Skillsheader image

The following is a list of the most commonly reported skills used in this occupation.

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Reading Comprehension:   Understanding written sentences and paragraphs in work related documents.

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Mathematics:   Using mathematics to solve problems.

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Monitoring:   Monitoring/Assessing performance of yourself, other individuals, or organizations to make improvements or take corrective action.

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Judgment and Decision Making:   Considering the relative costs and benefits of potential actions to choose the most appropriate one.

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Critical Thinking:   Using logic and reasoning to identify the strengths and weaknesses of alternative solutions, conclusions or approaches to problems.

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Complex Problem Solving:   Identifying complex problems and reviewing related information to develop and evaluate options and implement solutions.

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Systems Evaluation:   Identifying measures or indicators of system performance and the actions needed to improve or correct performance, relative to the goals of the system.

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Writing:   Communicating effectively in writing as appropriate for the needs of the audience.

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Operations Analysis:   Analyzing needs and product requirements to create a design.

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Speaking:   Talking to others to convey information effectively.

Personal Qualitiesheader image

To be a minerals/mining engineer, you must have knowledge of geology and geological surveying techniques, as well as excellent engineering skills. You need good teamwork skills to support and work alongside colleagues, for example, geologists or other engineers.  
 
You also need strong computer and technical skills; mining and minerals is a dynamic industry that uses leading edge technology like computer-aided design systems. You should also be willing to learn and develop new knowledge, to keep pace with advances in ideas and technology.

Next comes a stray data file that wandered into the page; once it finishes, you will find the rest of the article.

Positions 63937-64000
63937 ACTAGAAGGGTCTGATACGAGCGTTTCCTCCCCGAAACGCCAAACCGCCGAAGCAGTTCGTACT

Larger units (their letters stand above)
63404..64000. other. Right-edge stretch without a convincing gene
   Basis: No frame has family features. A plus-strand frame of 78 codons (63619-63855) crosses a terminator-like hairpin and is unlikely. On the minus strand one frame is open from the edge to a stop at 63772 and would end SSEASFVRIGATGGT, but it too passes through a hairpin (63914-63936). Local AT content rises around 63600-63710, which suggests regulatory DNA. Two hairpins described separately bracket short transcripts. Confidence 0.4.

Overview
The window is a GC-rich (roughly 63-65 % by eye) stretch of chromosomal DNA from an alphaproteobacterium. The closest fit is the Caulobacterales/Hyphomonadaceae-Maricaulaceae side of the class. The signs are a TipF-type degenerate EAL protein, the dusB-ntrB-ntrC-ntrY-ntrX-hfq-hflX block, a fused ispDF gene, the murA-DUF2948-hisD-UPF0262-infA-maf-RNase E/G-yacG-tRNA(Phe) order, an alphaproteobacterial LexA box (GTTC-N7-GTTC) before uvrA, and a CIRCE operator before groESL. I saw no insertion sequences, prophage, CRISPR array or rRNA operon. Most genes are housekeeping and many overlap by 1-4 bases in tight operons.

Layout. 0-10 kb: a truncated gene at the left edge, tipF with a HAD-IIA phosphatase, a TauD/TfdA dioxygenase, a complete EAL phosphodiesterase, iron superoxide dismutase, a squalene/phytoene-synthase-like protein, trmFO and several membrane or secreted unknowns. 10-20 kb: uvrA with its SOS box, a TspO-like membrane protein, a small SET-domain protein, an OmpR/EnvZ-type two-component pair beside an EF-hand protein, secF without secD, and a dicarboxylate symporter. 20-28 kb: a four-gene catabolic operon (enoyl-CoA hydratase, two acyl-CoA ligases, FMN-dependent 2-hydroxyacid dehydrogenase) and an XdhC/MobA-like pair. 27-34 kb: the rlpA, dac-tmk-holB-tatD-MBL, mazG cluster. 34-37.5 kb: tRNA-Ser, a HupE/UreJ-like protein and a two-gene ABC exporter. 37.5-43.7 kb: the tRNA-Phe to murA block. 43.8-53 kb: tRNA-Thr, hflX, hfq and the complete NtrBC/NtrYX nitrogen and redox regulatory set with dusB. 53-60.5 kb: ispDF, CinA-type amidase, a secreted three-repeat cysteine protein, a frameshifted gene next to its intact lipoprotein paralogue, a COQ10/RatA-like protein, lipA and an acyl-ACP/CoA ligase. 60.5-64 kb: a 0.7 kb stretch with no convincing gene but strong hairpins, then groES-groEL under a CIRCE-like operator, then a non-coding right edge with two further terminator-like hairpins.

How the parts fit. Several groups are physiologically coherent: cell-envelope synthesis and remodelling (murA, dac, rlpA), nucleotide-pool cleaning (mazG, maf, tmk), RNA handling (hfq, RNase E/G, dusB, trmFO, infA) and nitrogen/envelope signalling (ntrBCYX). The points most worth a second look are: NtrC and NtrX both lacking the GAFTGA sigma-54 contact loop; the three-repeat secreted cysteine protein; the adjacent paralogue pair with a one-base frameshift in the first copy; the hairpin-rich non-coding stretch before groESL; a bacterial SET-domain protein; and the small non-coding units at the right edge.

Mining engineers have to be committed to protecting the environment. They need to think about how a proposed mine, including its staff housing, transport and other services, will impact on the local environment.  
 
You may be responsible for planning timetables and budgets, so you need good organisational, written and numerical skills. It is very important that you stay calm and work well under pressure. You may supervise or train mine repair teams, so you must have leadership skills; you must be able to encourage and motivate others.  
 
This can be a physically demanding profession in an environment that can at times be hot, dirty and uncomfortable. There may be a risk of accidents therefore protective clothing and helmets should be worn at all times.


Further Informationheader image

A detailed description of this occupation can be found on a number of online databases. Follow the link(s) below to access this information:

Note: you will be leaving the CareersPortal Site

Go..Mining engineer - from:  GradIreland
Go..Quarry Engineer - from:  N.C.S. [UK]

Related Occupationsheader image

Contactsheader image

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Organisation: Engineers Ireland
  Address: 22 Clyde Road, Ballsbridge Dublin 4
  Tel: (01) 665 1300
  Email: Click here
  Url Click here

 

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This occupation is popular with people who have the following Career Interests...


...and for people who like working in the following Career Sectors:

Earth Science & Environment
Mechanical Engineering & Manufacturing
Chemical, Biomedical & Pharmaceutical Sciences